South Korean Opposition Seeks Ouster of Unification Minister

The Associated Press
AP Photo/Ahn Young-joon

The Liberty Korea Party (LKP), the primary opponents of President Moon Jae-in and his Democratic Party of Korea (DP), on Wednesday called for Unification Minister Cho Myoung-gyon to be fired because he violated South Korea’s constitution by circumventing parliament to promote joint projects with North Korea.

The opposition also criticized Cho for getting the upcoming inter-Korea summit approved in a Cabinet meeting without ratification by parliament.

Yonhap News quoted a statement from the LKP saying Cho’s actions disregarded the constitutional requirement for “parliamentary consent in clinching and ratifying treaties or legislation that would incur a massive fiscal burden on the nation or the people.”

LKP is, by extension, accusing President Moon himself of disregarding the constitutional prerogatives of the legislature by ratifying treaties without parliamentary approval.

LKP further criticized Cho for excluding reporter Kim Myeong-seong from the press pool for an inter-Korea meeting at the border village of Panmunjom two weeks ago.

Kim, who works for the conservative paper Chosun Ilbo, is a defector from North Korea whose writing has been highly critical of the regime in Pyongyang. The Unification Ministry cited his history with the North Korean regime as one of several reasons for excluding him from the press pool.

The decision brought heated criticism from South Korean conservatives, North Korean defectors and their advocates, the entire South Korean journalistic establishment, and international press freedom advocates.

Cho expressed regret for the decision and suggested he had been excessively cautious about antagonizing the North Korean delegation by inviting Kim. He admitted the North Koreans themselves raised no objections to the reporter’s presence.

Last week Cho met with groups representing North Korean defectors to “smooth ruffled feathers” over the Kim Myeong-seong affair, as Kim’s paper Chosun Ilbo put it. Feathers were promptly ruffled again when the Unification Ministry held the meeting behind closed doors and refused to identify the defectors’ representatives who were present, fueling suspicions Cho was only willing to meet with groups that enthusiastically supported the Moon administration. Some advocacy groups for defectors have called on Cho to resign.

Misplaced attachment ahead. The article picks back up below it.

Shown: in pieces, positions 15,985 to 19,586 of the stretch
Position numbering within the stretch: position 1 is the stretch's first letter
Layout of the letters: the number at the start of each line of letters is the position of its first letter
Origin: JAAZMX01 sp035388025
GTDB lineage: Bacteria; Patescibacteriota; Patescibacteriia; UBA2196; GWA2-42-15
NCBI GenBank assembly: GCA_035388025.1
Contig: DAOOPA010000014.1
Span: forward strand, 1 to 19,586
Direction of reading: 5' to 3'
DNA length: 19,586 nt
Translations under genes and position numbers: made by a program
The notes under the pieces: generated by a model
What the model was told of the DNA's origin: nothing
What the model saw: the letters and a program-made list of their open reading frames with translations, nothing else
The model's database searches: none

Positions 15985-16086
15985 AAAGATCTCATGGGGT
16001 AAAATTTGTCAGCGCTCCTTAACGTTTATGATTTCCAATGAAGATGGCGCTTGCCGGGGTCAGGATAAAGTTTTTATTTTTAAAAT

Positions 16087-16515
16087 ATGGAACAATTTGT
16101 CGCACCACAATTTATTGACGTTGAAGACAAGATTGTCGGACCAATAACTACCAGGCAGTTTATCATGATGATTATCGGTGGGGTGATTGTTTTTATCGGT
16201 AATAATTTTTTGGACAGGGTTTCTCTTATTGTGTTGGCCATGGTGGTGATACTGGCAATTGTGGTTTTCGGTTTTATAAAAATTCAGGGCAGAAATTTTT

On Wednesday, opposition leaders criticized Cho for failing to respond to “rude” comments from his North Korean counterpart Ri Son-gwon, who for some reason decided to insult South Korean business leaders over a bowl of noodles while they were visiting Pyongyang.

The Korea Herald recounted the curious details of Noodlegate, as Americans would undoubtedly christen the incident:

Ri’s remark — made over a bowl of naengmyeon noodles during the latest inter-Korean summit in Pyongyang — was disclosed Monday when Liberty Korea Party Rep. Chung Jin-suk questioned Unification Minister Cho about it at an Assembly interpellation session.

“In the last event at the Okryugwan restaurant, where the conglomerate chiefs were invited to have naengmyeon, Ri put on a serious face and said, ‘how does naengmyeon go down your throats?’ Who would say such a thing to their guests?” Chung asked.

The remark is roughly equivalent to “How can you eat at a time like this?”

“I believe Ri used such strong language to tell them off,” Chung said. “It’s not a joke, it’s deliberate and strategic. Don’t you think you should do something about it? I think you need to point their rude language out at least once.”

Cho actually admitted his response to the incident was “insufficient” and promised to do better in the future, but LKP leaders insisted “national pride has been seriously damaged.” A running theme of conservative criticism of the North Korean peace process has been the sacrifice of national dignity made in President Moon’s rush to improve relations.

A previous unification minister worried in a Tuesday radio interview that Cho will undermine Moon’s agenda by allowing the North Koreans to insult South Korean business leaders until they become unwilling to do business with the Communist regime.

Democratic Party of Korea leaders responded by saying the Liberty Party is obsessed with trivialities and merely “throwing a tantrum” by calling for Cho’s dismissal, as floor leader Rep. Hong Young-pyo said at a party meeting on Wednesday.

The DP insisted there were legitimate reasons for bypassing the legislature to quickly ratify important deals with North Korea and argued Cho has appropriately apologized for mistakes such as excluding the reporter from the Panmunjom meeting.

“The LKP’s real intention is apparently to hamper peace on the Korean Peninsula by any means,” Hong charged, comparing the opposition’s actions to unnecessary roughness in a sporting event.

“The party should stop its move to find fault with what the government and the ruling party are doing unconditionally,” he demanded.

The LKP holds 112 of 299 parliamentary seats, which was good enough to meet the one-third threshold for recommending removal of a cabinet official. Passing the proposal with a majority vote will be more difficult, and in any event, President Moon is not legally obliged to dismiss the unification minister even if the motion passes.

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